The Caller (2011)–review


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Rachelle Lefevre (Twilight) is Mary, a recent divorcee who has just moved into a new apartment. She also has a stalker problem. Her abusive ex-husband doesn’t acknowledge that there’s a restraining order issued against him, and Mary is also getting unwanted phone calls that are from a woman named Rose, calling from 1979.

Rose’s boyfriend once lived in Mary’s new apartment, and the old rotary phone that came with the place somehow works as a connection to its past. At first the calls just get on Mary’s nerves, but after some bonding regarding the respective ladies’ troubles with the men he their lives, Mary says something that she lives to regret. Rose takes it to heart, though, and after there’s a disturbing change to the apartment both ladies realize that whatever Rose does in the past can change the future. Shocked by this new turn of events, Mary unplugs the phone to block out Rose’s daily calls. This doesn’t sit well with Rose. When Mary finally plugs the phone back in-she can’t get a signal on her cell phone-she finds that Rose has discovered Mary as a child. Now the threats begin. And they turn deadly.


Even though, at times, what Rose does can be predictable that’s really not what makes this film thrilling and terrifying. It’s the question, “How can one battle a monster from roughly thirty years distance?.” Screenwriter, Sergio Casci has not only presented this interesting premise, he’s created believable and likable characters. Lefervre, True Blood’s Stephen Moyer, Luis Guzman (Boogie Nights) and the rest of the cast breathe life into their roles. They all seem like real people. Even Rose, who we barely get to see, comes to life when played by Lorna Raver (Sylvia Ganush herself from Drag Me to Hell). She’s even scarier here than in Raimi’s film, and let’s not forget the director, Matthew Parkhill. He handles the film with a sure hand and he never falters. I believe he’s a talent worth watching out for.

This thrill ride of a film had me sitting on the edge of my seat ‘til ending. An ending that is both triumphant and tragic.–Charles T. Cochran

Rating: 4 out of 5


GUT-movie review



As the opening credits run across the screen before the image fades from black we can hear the sounds of grunts. It could easily be the sound of sex as it’s performed. But, as the image is revealed we see Tom (Jason Vail, Abraham Lincoln Vs. Zombies), the lead character of Gut, shirt bloodied, holding someone down on the floor off camera. There’s struggling, as you might expect. And then the scene cuts short, flashing back to an earlier time, which soon leads to the moment of brutality.
This is where we are properly introduced to Tom, a seemingly happy family man. He has a lovely wife and cute as a button little daughter. Tom works in an office seated next to his longtime best friend, Dan (newcomer, Nicholas Wilder). Dan is single, living on his own and still obsessively watching horror movies. A past time that Tom seems to want to outgrow.
When Tom brushes Dan’s invite to hang out and watch a shared favorite horror flick, Dan’s jealously of Tom’s wife and daughter become obvious. To make matters worse, Dan finds out that Tom plans on quitting his job and moving his family out of the area. A fact Tom was keeping from his friend. Dan’s response is much like a jilted lover.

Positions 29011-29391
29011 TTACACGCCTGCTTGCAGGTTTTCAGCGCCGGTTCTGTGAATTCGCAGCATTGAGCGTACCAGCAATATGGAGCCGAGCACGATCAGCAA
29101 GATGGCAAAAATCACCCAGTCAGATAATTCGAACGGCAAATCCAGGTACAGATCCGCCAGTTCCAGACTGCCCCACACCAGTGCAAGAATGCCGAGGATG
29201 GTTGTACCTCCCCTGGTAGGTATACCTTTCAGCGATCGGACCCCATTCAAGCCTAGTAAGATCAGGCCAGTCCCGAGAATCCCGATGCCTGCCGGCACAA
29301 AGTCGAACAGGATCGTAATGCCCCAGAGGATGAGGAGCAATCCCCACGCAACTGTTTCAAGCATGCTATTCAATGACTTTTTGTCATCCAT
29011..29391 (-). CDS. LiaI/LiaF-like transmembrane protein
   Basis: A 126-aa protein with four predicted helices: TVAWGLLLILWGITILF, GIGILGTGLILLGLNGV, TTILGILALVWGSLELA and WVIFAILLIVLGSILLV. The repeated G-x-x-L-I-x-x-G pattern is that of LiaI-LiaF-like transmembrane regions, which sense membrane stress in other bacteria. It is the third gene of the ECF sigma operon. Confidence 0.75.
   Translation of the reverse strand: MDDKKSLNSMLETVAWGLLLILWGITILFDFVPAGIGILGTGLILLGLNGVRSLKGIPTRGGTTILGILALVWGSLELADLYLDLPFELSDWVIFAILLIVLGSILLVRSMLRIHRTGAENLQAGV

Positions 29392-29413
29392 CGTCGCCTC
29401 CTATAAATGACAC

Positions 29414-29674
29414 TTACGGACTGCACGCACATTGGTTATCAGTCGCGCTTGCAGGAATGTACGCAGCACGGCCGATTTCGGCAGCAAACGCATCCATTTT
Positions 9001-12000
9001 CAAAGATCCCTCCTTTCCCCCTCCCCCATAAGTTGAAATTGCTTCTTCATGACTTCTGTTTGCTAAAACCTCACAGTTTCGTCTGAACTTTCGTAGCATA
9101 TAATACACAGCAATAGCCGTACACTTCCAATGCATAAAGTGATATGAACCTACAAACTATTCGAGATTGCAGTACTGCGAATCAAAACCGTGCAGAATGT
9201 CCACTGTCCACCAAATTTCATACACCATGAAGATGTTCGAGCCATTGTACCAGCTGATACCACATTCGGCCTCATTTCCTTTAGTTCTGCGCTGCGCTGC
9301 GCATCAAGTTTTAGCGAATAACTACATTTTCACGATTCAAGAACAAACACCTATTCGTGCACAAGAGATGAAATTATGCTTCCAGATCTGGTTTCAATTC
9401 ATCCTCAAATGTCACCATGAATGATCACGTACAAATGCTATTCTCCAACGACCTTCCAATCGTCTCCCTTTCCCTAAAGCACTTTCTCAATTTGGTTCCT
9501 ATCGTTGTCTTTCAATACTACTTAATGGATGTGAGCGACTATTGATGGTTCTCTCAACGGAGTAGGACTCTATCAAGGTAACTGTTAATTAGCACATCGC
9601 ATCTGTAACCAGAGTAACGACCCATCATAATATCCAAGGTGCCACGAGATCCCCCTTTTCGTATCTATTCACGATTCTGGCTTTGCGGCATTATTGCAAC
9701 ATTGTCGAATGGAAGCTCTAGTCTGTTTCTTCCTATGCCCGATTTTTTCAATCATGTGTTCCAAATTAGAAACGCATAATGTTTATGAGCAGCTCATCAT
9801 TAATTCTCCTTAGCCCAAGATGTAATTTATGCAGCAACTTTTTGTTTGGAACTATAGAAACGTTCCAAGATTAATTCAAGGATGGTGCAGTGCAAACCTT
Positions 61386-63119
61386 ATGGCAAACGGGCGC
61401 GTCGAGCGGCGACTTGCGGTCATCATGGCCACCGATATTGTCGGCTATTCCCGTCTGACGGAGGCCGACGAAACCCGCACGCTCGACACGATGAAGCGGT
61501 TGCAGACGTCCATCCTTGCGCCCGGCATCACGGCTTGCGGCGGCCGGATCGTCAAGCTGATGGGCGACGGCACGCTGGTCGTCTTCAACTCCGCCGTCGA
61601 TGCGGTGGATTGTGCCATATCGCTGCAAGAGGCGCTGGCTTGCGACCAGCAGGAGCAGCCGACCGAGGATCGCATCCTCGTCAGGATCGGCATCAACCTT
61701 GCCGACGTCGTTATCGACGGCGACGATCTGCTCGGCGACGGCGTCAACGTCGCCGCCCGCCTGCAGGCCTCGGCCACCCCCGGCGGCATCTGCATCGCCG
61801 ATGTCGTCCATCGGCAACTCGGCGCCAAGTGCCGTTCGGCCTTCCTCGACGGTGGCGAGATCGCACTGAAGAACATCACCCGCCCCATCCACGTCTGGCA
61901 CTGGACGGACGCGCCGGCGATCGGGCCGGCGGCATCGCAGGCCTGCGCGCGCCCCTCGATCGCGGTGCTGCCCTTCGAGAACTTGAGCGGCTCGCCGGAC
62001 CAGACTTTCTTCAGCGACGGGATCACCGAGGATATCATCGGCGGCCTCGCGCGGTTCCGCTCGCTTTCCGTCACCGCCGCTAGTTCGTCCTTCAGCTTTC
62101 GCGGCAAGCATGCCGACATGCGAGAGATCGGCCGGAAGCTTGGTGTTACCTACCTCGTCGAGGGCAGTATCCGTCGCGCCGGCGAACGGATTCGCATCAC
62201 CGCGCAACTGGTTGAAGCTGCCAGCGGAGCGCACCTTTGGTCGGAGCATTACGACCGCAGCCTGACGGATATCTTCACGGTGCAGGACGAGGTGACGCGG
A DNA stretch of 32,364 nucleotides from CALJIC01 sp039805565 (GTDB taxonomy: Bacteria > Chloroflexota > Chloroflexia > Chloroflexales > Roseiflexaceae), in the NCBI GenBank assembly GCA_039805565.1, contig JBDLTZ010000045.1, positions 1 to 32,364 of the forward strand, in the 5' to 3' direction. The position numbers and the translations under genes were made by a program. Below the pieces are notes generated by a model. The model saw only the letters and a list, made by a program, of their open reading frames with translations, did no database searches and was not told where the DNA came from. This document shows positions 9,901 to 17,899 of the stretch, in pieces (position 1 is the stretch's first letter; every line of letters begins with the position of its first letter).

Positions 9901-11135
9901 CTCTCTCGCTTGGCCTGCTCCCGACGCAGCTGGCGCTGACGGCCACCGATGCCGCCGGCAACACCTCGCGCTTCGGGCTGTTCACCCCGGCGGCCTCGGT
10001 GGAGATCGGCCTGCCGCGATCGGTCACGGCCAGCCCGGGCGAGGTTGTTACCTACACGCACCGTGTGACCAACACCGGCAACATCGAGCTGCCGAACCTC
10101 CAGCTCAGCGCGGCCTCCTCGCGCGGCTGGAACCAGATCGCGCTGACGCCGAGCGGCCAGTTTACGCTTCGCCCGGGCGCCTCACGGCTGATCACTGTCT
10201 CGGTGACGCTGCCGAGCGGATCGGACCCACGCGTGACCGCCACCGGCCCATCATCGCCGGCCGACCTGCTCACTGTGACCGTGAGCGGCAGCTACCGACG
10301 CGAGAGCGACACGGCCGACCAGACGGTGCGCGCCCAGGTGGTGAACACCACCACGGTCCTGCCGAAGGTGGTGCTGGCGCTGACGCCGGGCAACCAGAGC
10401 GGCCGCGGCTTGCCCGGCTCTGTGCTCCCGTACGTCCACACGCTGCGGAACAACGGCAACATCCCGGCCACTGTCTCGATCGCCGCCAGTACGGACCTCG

After these incidents, there seems to be a change in Tom: he lies when he can’t climax during sex with his wife; and his mood seems dark much of the time.
After some awkwardness between them, Tom agrees to check out an underground horror movie Dan procured from a website. The movie seems to only be a single shot of a woman’s belly as it is sliced open. After which, a hand is pushed in and out of the wound in a sort of brutal mockery of a sexual act. Upon seeing this, Tom storms out of Dan’s apartment apparently offended. But, late that night Tom masturbates thinking of a similar scenario beside his sleeping wife.
At this point, Tom’s moodiness becomes increasingly darker as he starts to obsess over the movies Dan supplies from the original source. He even goes so far as sneaking off to watch them late at night while his family lies sleeping. Dan, on the other hand, is brighter of mood and becomes outgoing. He even gains the waitress at the pair’s favorite lunchtime location as his girlfriend. Things look up for Dan, as things grow dark for Tom.
There’s been a boom in outstanding horror films in the independent film community recently with titles such as Absentia, The Pact, and Excision. Sorry to say Gut doesn’t live up to this new wave of quality horrors. After two acts that had me excited that we had another winner, the third seems to lose stream and leads to an ending that is lackluster, simple, and rather uninspired. In fact, this third act and ending revealed to me that the first two acts weren’t as interesting as I originally thought. Complexities that I thought were there had been placed there by me and not the filmmakers.
One thing that could be said at this point is that the director simply known as Elias does have talent in creating suspense, even if it doesn’t lead to much. I think he does have a future, but he shouldn’t view Gut as a bright spot on his resume.

Film Rating: 2 stars (out of 5)

–Charles T. Cochran